• Contrary to the Civil Resolution Tribunal Act and the doctrine of functus officio, the CRT member made substantive amendments to a previously delivered and validated order;
  • The CRT member exceeded her statutory authority and acted contrary to the doctrine of delegatus non potest delegare by delegating the CRT’s dispute resolution authority to the CHOA and ordering that the parties be bound by the CHOA’s decision making;
  • The CRT member exceeded her statutory authority by ordering binding third party decision making by a professional inspector in the nature of, or exceeding, the powers of an administrator under the Strata Property Act, S.B.C 1998, c. 43, where the appointment of such an administrator is a power reserved exclusively for this Court;
  • The CRT member misinterpreted the definition of “natural boundary” as it appears in the Land Act, R.S.B.C. 1996, c. 245, thereby incorrectly concluding that the seawall is within the bounds of the strata property and therefore the duty of the strata corporation to repair;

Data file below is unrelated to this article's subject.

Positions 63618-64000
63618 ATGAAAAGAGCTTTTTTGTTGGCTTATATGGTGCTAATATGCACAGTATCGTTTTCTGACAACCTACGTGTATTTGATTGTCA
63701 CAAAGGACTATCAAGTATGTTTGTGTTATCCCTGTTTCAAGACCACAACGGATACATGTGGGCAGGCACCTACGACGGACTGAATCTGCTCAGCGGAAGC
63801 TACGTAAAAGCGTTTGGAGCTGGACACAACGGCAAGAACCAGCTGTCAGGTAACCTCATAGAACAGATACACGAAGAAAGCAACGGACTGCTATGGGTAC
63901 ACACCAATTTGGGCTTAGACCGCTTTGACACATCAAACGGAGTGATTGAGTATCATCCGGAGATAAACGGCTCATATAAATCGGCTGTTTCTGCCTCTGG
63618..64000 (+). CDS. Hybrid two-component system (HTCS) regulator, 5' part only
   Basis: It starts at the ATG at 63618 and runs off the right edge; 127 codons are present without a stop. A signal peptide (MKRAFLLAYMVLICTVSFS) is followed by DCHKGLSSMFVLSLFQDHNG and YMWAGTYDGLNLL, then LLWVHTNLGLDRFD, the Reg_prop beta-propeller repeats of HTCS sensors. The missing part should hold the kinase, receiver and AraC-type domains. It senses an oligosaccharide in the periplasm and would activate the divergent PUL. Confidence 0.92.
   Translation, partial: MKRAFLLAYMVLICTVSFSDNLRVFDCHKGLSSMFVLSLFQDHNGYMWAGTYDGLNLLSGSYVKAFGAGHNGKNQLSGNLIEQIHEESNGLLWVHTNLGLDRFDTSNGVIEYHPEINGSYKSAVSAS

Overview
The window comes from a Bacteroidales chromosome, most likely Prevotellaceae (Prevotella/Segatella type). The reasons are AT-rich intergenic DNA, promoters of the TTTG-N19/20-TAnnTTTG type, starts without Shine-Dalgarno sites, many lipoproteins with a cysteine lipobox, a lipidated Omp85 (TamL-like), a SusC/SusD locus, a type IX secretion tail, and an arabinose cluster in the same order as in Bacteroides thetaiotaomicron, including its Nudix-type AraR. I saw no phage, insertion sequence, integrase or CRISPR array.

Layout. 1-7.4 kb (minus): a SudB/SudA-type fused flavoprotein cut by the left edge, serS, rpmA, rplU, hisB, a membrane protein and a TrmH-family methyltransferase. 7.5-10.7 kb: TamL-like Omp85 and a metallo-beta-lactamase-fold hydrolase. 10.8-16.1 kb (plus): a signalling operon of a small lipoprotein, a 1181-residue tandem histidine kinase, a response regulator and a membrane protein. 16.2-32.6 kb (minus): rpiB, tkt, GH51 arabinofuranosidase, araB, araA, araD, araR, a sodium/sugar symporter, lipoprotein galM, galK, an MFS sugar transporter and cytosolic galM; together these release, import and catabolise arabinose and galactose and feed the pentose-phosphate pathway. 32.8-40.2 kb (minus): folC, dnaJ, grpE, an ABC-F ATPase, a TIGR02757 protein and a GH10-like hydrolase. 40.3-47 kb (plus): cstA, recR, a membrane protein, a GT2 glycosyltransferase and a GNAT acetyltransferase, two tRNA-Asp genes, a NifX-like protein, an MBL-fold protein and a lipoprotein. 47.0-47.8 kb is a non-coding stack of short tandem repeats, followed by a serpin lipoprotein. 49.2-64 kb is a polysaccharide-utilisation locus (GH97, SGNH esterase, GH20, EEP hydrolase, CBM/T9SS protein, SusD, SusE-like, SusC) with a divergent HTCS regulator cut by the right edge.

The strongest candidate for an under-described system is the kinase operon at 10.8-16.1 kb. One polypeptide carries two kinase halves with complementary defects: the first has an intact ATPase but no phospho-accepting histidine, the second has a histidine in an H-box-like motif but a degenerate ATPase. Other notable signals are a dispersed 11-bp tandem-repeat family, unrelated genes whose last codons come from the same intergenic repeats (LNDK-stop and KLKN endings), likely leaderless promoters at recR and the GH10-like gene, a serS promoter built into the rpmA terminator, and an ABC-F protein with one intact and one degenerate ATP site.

• The CRT member, while correctly stating the burden of proof, incorrectly applied it by shifting the burden to Ms. McKnight to prove the sufficiency of repairs and maintenance rather than requiring Bourque/Lloyd to prove the insufficiency;
  • The CRT member erred in her finding of the evidentiary basis required for intervention in decisions of a strata corporation regarding repairs and maintenance;
  • The CRT member incorrectly decided without legal foundation that Ms. McKnight must not allow various plant species on her strata lot, basing this decision on a finding that they blocked Bourque/Lloyd’s view from their own strata lot and that one such species is considered invasive by the Invasive Species Council of BC;
  • The CRT member erred in applying an incorrect definition of “nuisance” as it appears in the Schedule of Standard Bylaws to the Strata Property Act in finding that the aesthetic appearance of a property may constitute a nuisance;
  • The CRT member misapplied the legal standard for unreasonable interference in the use or enjoyment of property in regard to nuisance by applying the incorrect standard of “significant unfairness” as it applies to s. 164 of the Strata Property Act,